What this portends is a nerve-racking day out on the oldest continuously run marathon course in the world. And even though there are five previous men’s champions and four women who have donned the olive wreath of victory, they won’t have been presented with a day like they’ll see tomorrow.  

Well, maybe defending men’s champion Yuki Kawauchi will have experienced  something similar. After all, he’s run 92 career marathons, 87 of which have been sub 2:20. The second most experienced man in the field is 2013 & 2015 Boston champion Lelisa Desisa of Ethiopia with 14 career starts.

Two-time Honolulu course record setter Lawrence Cherono not bothered by hills and humidity.

Next up would be Kenyan Lawrence Cherono who has run 13 marathons.  But two of those have been course records in Honolulu (2:08:39 in 2016 & 2:08:27 in 2017) where the Diamond Head hill and high humidity are the defining factors.  Those three men might not be bad choices for the podium, come to think of it.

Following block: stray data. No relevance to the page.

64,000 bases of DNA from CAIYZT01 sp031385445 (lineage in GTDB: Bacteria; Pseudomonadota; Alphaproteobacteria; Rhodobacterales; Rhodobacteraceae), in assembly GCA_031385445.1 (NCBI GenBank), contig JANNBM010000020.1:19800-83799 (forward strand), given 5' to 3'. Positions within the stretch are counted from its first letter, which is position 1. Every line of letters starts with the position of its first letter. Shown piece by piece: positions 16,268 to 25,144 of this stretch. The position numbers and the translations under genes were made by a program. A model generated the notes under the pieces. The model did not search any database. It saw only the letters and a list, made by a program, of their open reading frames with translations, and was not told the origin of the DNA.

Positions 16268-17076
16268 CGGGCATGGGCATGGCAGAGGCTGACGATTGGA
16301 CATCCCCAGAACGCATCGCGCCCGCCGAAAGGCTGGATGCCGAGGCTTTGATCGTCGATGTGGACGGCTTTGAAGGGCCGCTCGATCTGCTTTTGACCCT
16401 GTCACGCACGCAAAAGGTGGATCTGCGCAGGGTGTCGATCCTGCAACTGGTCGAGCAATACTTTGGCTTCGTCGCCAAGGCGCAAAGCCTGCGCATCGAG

So, yes, the clock. Again we will watch it incessantly as it keeps ticking relentlessly. But time, whether fast or slow, won’t define the outcome of tomorrow’s 123rd Boston Marathon. That will be determined by the most able racers on the day, as it should be.

Let’s compare notes after they all have come in.

And if you are in New England, be sure to watch full and complete coverage on WBZ-TV4 beginning at 7 a.m. local time where I will he joined by Marblehead, Mass. native Shalane Flanagan and WBZ anchor Lisa Hughes.  Everyone else can watch online and nationally on NBCSN. Enjoy.

END

One thought on “TIME OF SECONDARY IMPORTANCE IN BOSTON

  1. Nice job on your picks for men’s race contenders. Your picks finishing 1, 2 & 17 shows uncanny prescient knowledge to your comments, a lot of experience, or likely both!